“I hate this pressure to always be perfect. Impossible.”
Perfection as an idea was not introduced to me until grade school, when in my Mind, I was suddenly faced with the equation of survival and how everything fit into this equation. But I was immersed into a game that was already being played, with players far more experienced, no rulebook, nothing can or will be said about it, but you are forced to survive, left to fall in traps. Doing ‘more’ in less time, cutting corners, omitting sections, seemed more and more attractive when I began to fall behind with the pace at school.
I had to be serious now. That was the message I received when I arrived in grade school: every single test would allegedly determine my survival in the future. I wanted to do better, be ‘more perfect’ to be ‘ahead of the line’ but the more I was ‘serious’ about my studies, the worse I did. The more I disliked spending those moments learning the material, the more ‘angry’ I became at myself, when my survival depends on this one point. So being serious was attached to being perfect, in the belief that I had to ‘be serious’ to do ‘more’ and be ‘more’ as more perfect compared to others to ensure survival – for nothing more than that.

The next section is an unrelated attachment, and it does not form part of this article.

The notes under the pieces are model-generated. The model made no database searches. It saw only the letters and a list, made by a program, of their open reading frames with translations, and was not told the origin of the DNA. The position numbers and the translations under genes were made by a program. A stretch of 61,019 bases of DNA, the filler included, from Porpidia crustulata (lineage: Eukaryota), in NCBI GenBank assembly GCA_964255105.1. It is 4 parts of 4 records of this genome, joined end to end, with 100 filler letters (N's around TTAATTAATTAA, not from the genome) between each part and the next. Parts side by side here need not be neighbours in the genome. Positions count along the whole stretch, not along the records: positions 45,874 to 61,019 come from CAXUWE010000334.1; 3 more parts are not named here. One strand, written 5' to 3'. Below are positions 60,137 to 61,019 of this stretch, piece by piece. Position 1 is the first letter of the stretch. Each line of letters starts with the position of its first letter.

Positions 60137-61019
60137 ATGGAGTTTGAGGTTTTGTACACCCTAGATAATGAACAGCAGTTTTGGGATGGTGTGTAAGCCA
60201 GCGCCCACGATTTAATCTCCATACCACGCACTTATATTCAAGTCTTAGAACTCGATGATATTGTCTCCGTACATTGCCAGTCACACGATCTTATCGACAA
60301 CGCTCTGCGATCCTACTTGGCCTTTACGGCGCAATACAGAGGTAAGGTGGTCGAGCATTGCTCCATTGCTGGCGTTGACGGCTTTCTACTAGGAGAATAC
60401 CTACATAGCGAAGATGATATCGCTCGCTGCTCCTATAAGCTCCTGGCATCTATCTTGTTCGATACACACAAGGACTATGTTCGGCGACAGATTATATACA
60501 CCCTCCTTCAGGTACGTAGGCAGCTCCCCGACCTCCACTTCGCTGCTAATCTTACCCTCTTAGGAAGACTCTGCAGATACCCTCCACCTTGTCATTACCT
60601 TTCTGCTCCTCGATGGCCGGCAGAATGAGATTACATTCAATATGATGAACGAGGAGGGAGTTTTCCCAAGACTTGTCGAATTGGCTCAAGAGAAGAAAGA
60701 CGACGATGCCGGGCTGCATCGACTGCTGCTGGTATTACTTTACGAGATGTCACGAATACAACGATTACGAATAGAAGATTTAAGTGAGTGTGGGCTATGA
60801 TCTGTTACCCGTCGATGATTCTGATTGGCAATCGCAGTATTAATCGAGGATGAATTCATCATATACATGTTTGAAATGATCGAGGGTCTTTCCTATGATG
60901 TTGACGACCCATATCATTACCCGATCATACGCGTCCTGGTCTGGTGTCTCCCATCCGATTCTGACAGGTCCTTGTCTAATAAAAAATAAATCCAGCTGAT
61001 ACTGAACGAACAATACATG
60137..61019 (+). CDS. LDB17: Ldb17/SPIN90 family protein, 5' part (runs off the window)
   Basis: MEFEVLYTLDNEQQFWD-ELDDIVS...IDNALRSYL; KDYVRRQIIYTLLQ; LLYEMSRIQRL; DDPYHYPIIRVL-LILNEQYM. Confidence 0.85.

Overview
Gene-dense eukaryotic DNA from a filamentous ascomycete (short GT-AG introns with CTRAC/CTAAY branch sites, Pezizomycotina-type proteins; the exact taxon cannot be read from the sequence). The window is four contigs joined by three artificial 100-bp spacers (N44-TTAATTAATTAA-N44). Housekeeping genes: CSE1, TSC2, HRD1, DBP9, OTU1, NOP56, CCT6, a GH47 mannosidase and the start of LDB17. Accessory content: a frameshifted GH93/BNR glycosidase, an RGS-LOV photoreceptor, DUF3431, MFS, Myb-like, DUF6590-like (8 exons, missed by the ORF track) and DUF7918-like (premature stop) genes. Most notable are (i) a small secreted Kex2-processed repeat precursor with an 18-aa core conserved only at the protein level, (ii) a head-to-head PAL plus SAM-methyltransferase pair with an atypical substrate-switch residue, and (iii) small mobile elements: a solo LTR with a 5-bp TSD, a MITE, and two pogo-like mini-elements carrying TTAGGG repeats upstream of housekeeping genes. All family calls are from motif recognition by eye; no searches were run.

I developed a severe/solemn personality/character, to ‘whip myself into shape’ into more ‘perfection’. Before perfection, I was more physically grounded in the doing, practice. I was frightened when the more solemn I became towards ‘work’ – things which were ‘if I don’t do this I will starve’ – the worse I did at tests, and everyone’s lips are basically sealed when it comes to speaking anything to do with supporting ourselves individually in the competition for survival. I saw traits and academics as ‘work’ and the fear of survival compounded to a point where I interpreted EVERY SINGLE MOMENT as a moment where I could have done more work, to ‘better’ ensure my survival because through everyone’s participation, I am virtually left alone to figure out how to survive, the math equation of survival. Routine, how I was doing things, the attitude I approached a task I changed out of the excuse of fear of survival: I became paranoid that every moment wasted meant being closer to the divide between life and death as survival.